European finance chiefs clashed on Monday over how to dig Greece out of its financial hole just as markets battered the bonds of Spain and Italy, opening a new front in the debt crisis.
Finance ministers weighed how to get private bondholders to maintain their exposure to Greek debt in a way that doesn?t prompt credit-rating companies to declare a formal default.
Forcing bondholders to chip in would be ?fatal,? Austrian Finance Minister Maria Fekter told reporters before a crisis meeting in Brussels. ?We will now in the eurogroup discuss the proposals on the table and their impact with respect to a Greek insolvency or classification as an insolvency.?
Bonds of debt-strapped countries plunged, the euro sank and stocks dropped amid concern that European governments are powerless to prevent the financial distress spreading from Greece. Italy?s effort to build a firewall against the spreading crisis formed the backdrop to today?s meeting of finance ministers that will consider a new package for Greece on top of the 110 billion euros pledged last year.
Italy, struggling with Europe?s second-highest debt load after Greece, curbed short selling as its 10-year bond spread over Germany surged to 305 basis points, a euro-era high. The extra yield, a sign of investors? doubts about Italy, more than doubled from its 2011 low of 122 basis points on April 12.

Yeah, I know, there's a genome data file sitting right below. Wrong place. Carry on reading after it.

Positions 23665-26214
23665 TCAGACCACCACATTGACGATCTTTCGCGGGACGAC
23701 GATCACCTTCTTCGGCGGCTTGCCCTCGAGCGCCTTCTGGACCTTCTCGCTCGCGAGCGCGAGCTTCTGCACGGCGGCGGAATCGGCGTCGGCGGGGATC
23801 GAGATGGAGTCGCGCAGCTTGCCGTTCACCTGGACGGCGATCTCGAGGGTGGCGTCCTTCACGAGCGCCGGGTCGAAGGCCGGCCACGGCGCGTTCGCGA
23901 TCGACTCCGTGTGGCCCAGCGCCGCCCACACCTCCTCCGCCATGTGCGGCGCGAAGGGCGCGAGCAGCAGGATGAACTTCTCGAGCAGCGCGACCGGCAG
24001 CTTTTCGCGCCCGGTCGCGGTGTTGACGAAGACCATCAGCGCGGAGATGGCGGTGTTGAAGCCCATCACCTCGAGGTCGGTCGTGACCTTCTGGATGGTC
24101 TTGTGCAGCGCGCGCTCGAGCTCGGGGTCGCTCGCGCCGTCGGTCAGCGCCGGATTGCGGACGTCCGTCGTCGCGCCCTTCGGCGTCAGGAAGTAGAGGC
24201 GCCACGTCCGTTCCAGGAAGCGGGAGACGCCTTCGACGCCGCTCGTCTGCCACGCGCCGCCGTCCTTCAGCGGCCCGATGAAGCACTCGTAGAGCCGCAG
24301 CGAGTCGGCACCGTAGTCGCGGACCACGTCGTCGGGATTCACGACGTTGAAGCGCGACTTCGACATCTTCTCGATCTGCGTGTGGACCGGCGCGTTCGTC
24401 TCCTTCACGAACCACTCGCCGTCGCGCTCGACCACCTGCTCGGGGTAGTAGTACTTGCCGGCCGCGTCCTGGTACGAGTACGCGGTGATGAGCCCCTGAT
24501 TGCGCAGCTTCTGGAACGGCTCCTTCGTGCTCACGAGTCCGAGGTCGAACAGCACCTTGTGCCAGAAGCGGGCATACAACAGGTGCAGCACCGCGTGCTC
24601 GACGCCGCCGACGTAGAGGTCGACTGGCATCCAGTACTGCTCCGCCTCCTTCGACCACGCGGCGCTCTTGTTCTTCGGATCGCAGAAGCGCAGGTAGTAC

Greece?s uphill struggle for solvency was dramatized by data showing the central government?s deficit widened 28 percent in the first half of 2011, with spending surpassing targets and revenue falling short.
Greece?s next package hinges on the EU finding a formula for getting investors to roll over Greek debt holdings so that governments don?t have to pick up the tab when bonds come due between 2012 and 2014.
?Some rating agencies say it?s very difficult to have a plan that is completely voluntary and that even if the scheme is on a voluntary basis some agencies will say it?s non- voluntary,? Dutch Finance Minister Jan Kees de Jager said. ?But this could be for a very short period of time.?
EU officials are considering a previously rejected German plan for a bond exchange after French-led efforts to shepherd banks and asset managers into a ?voluntary? rollover fell short of a target of 30 billion euros.